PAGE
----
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Sister Olga Yaqob Named University Chaplain for BU’s Catholics

For God, Church, and BU

| From BU Today | By Rich Barlow

Sister Olga Yaqob, the University’s new Catholic chaplain, at Splash. Photo by Melody Komyerov

A teenager, alienated from her family over unbridgeable religious differences, grows up to be a lay minister and then a nun in war- and Saddam-ravaged Iraq. She feeds the needy, cares for prisoners, even claws graves for the dead with her hands. She finally comes to the United States, knowing barely a word of English.

It’s not the CV you’d expect of the leader of BU’s Roman Catholics, especially when you add “hermit” to her bio (as a professed hermit, she spends Saturdays alone, in contemplative prayer). But Sister Olga Yaqob was appointed the Catholic university chaplain by the Archdiocese of Boston, effective July 1.

In her new position, Yaqob is one of seven university chaplains who assist the Rev. Robert Hill, dean of Marsh Chapel. Yaqob succeeded the Rev. Paul Helfrich, reassigned to Florida by his religious order after 10 years as the University’s Catholic chaplain. She filled in as acting chaplain last year during Helfrich’s sabbatical, but her permanent appointment posed a logistical problem: as a woman, the leader of the University’s Catholic community cannot celebrate Mass, a function reserved by the Church for its all-male priesthood. So while she’ll replace Helfrich in the administrative office, newcomer the Rev. Clifton Thuma will replace him on the altar, celebrating the three Sunday Masses and four weekday Masses and handling other priestly duties.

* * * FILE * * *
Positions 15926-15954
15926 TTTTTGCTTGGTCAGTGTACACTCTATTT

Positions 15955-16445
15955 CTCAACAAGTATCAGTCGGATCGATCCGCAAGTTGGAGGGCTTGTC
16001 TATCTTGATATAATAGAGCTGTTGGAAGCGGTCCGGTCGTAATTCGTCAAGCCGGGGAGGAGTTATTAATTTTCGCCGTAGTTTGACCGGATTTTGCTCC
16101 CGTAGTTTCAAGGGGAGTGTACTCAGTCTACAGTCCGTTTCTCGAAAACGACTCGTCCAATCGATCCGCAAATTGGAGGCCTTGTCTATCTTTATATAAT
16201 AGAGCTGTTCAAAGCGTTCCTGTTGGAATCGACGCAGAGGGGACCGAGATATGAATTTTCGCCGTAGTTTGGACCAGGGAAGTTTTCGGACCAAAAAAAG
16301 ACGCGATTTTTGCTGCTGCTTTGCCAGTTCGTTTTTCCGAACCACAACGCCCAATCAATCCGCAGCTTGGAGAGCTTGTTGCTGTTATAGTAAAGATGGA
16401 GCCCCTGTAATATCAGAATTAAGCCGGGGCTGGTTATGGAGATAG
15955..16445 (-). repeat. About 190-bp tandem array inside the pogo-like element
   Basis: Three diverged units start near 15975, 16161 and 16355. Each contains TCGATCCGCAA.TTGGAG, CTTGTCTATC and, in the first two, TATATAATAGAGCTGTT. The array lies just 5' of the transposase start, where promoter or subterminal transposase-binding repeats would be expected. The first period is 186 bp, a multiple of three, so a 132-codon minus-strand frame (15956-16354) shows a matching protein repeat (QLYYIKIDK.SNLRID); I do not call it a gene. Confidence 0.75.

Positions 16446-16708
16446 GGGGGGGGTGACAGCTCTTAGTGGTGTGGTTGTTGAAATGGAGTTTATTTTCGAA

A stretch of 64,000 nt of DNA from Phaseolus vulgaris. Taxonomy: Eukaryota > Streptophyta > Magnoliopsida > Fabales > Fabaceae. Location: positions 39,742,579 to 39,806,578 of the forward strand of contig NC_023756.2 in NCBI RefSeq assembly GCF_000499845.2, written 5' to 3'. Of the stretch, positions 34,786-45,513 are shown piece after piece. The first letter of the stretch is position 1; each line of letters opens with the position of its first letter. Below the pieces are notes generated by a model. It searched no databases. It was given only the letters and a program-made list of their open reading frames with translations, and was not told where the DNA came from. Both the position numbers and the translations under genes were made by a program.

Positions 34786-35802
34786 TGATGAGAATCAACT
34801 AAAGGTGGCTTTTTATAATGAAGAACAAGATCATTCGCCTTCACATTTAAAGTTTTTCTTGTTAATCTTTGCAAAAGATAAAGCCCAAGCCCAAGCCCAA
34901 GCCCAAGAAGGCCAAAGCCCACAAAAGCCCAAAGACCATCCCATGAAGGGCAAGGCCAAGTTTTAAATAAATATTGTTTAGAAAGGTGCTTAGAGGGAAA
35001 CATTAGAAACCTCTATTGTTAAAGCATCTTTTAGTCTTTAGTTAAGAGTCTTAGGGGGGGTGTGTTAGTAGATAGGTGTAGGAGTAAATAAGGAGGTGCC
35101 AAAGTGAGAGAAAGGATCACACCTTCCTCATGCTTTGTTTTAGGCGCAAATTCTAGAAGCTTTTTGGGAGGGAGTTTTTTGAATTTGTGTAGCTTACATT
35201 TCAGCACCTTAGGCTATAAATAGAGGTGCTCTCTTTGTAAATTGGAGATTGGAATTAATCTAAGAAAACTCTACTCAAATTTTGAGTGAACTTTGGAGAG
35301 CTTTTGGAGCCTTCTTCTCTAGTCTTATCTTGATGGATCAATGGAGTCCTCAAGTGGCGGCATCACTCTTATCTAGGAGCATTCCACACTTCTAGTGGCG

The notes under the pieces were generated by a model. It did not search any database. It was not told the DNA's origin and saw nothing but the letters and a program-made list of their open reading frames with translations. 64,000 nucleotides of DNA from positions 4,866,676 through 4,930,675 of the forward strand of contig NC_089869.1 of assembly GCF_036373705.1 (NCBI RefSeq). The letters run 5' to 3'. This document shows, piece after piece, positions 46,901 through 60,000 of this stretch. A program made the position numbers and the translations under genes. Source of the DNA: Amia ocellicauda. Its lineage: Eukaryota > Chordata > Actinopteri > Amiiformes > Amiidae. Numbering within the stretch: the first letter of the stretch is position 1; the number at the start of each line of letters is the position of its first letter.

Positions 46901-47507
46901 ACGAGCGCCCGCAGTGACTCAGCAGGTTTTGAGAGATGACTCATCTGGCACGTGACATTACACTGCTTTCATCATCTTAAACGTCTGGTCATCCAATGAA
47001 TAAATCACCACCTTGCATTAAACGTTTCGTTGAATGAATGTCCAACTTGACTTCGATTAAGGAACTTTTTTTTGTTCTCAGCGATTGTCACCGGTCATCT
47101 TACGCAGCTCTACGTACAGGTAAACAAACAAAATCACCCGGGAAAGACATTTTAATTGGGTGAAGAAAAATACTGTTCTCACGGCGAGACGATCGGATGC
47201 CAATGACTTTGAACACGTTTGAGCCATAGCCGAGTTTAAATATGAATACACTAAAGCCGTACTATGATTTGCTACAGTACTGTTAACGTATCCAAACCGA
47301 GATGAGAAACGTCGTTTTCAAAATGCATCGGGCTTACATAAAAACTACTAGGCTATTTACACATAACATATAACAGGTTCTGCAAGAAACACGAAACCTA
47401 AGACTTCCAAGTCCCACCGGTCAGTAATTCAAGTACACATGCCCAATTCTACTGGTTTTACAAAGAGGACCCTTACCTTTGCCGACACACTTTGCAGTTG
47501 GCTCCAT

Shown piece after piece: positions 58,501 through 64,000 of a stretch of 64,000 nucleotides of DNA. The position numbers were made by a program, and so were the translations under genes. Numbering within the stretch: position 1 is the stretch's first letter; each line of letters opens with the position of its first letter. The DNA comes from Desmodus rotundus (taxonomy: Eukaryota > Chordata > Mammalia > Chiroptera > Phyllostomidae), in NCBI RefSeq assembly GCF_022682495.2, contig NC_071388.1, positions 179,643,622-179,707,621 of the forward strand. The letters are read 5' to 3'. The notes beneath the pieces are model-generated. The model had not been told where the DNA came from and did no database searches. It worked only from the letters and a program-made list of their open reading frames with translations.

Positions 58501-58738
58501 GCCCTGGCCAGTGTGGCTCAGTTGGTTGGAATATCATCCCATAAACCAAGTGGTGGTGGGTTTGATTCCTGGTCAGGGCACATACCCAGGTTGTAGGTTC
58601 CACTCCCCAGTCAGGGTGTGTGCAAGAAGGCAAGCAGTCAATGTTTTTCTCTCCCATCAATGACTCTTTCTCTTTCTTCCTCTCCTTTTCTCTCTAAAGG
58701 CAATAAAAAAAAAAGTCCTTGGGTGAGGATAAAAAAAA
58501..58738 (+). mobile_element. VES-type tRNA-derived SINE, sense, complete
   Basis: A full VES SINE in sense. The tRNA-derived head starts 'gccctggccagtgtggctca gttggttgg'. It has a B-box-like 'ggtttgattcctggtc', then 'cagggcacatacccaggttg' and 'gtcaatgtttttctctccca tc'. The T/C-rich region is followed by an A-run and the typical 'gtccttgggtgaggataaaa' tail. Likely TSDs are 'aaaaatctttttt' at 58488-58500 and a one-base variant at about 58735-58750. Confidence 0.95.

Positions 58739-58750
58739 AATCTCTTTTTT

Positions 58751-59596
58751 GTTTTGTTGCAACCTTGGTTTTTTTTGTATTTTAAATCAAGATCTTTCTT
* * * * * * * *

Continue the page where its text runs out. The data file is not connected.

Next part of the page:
“Other university chaplains did comment on that—‘So you do everything for Father Paul except celebrating Masses?’” says Yaqob, 44. Asked if she agrees with the Church’s stand against ordaining women, the new chaplain beams and replies, “100 percent,” even though, as acting chaplain last year, she scrambled to schedule 38 priests each semester to cover Masses. Yaqob is not the first female Catholic chaplain—Helfrich’s predecessor was also woman.

Representing a church whose leadership’s public face is all male, often older, and has been criticized for remaining silent about child abuse by priests for years, Yaqob—youthful and gregarious, with a ready smile for people on first meeting—has become a campus icon.

“People are like, ‘Oh yeah, I’ve seen that nun, she’s the one running around everywhere,’” says Keith Esposito (CAS’11), a Catholic Center committee member. “I jokingly call her Blue Lightning.” (Yaqob, a part-time member of the Catholic Center ministry since 2002 and a full-timer for five years, gets by on five hours’ sleep a night.)